When Dobkin woke up on dream day, May 23 - the rest of us called it Sunday - it was raining.

"When my wife told me first thing in the morning that it was raining, I said, 'Well, at least it's not snowing.' "

Good line. He used it a lot, as the day alternated from merely miserable to outright rainy to tentative sunshine.

By 9:30 a.m., the first of nine bunches of balloons, encased in netting, made their escape from an open door in his minivan.

"They were a good bunch," Dobkin said.

Then two more bags managed to soar away, bright splashes of orange and blue, before they disappeared into the rainy gray skies. "We're not heavily balloon-experienced," Dobkin said.

By 10 a.m., everything was set up: Banners strung. Tent erected. Ready to go.

No one came . . .

Nearly two hours later, a lone seller showed up with a snappy 1988 Buick Reatta two-seater. Because there were no other sellers, Dobkin gave her the space for free.

"At least someone showed up. Now I have reached partial failure status," he said.

"I thought it was going to be a big event," said Gwendolyn Bell of Southwest Philadelphia. She pasted her phone number inside her car, and left, 10 minutes before the rain came down harder. Tied to the banners, the remaining balloons sunk forlornly under the water's weight.

Dobkin sent his son Adam, 15, for burgers.

"At least it's not snowing."

Why wasn't his plan working?

Dobkin had plenty of time to think it over, and the few people who dropped by offered their assessments: Sunday is a bad day, people are in church. Try it in a Pep Boys parking lot where people are thinking about cars. Advertise more, maybe late-night cable.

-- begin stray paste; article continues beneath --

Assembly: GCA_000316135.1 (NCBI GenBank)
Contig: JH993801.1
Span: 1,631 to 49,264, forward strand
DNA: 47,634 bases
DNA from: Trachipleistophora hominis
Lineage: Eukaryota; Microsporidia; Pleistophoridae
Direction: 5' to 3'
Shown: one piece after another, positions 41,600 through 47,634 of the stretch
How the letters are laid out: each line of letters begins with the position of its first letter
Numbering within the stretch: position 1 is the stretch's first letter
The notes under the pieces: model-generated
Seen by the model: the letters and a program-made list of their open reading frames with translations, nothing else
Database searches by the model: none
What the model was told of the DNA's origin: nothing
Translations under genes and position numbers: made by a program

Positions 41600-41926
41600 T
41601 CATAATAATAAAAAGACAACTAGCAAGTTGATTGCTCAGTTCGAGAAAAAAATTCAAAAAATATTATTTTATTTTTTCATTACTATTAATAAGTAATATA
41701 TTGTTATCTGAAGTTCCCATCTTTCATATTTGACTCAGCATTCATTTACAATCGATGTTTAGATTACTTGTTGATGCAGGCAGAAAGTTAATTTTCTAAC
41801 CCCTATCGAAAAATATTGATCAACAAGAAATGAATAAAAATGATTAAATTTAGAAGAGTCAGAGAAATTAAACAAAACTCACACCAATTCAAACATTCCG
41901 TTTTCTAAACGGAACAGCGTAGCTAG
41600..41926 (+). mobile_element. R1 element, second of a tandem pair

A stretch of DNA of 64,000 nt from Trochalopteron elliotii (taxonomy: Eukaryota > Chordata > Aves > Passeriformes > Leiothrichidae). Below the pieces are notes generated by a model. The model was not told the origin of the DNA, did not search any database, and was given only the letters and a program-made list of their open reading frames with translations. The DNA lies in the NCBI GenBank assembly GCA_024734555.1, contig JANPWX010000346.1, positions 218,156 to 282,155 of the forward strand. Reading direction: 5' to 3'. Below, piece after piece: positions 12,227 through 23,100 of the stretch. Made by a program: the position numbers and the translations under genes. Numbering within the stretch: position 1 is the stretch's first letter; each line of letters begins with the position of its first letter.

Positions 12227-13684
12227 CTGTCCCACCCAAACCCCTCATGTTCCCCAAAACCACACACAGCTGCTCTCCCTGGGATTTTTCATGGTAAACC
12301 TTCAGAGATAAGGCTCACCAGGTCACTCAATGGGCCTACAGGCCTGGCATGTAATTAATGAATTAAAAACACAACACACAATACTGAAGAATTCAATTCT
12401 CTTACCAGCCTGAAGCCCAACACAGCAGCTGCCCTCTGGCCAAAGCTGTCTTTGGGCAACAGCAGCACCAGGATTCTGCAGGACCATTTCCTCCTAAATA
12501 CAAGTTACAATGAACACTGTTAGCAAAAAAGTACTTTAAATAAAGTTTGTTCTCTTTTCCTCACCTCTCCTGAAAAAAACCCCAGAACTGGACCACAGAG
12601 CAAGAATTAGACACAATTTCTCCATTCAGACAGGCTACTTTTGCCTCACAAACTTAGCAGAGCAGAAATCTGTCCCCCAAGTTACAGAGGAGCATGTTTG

"We were hoping for a couple hundred cars," said potential buyer Ann Perrone of Drexel Hill, who wanted to buy a car for her son.

"That was my idea," said Dobkin, "but it didn't happen."

"When's your next gig?" she asked.

"I have to reassess my dream," he said. "This was my first time."

"I think you ought to try it again. That's just my opinion," she said, before leaving.

By 3:30 p.m., Dobkin began to pack up.

"I've got real mixed emotions. A lot of people said, 'Wow, that's a great idea,' but the bottom line is when you look at the numbers." And they weren't good. He lost his investment. Even the tent broke as he dismantled it.

For Dobkin, it's a war. Will his faith in his concept outweigh the failures of the day?

"I don't want to blame everything on the weather. That's not me," he said.

"The only problem is that I have so many ideas," he said. "I wish I had a million dollars so I could try them all."

But by Monday afternoon, Dobkin had made up his mind: If it was a good idea, it wasn't a good idea for him.

Even so, Dobkin said, he was glad he tried - even if only to keep later regrets at bay and affirm his self-image "entrepreneur - with guts."

"I'm glad I had the opportunity to do it," he said, "and the courage to move it forward."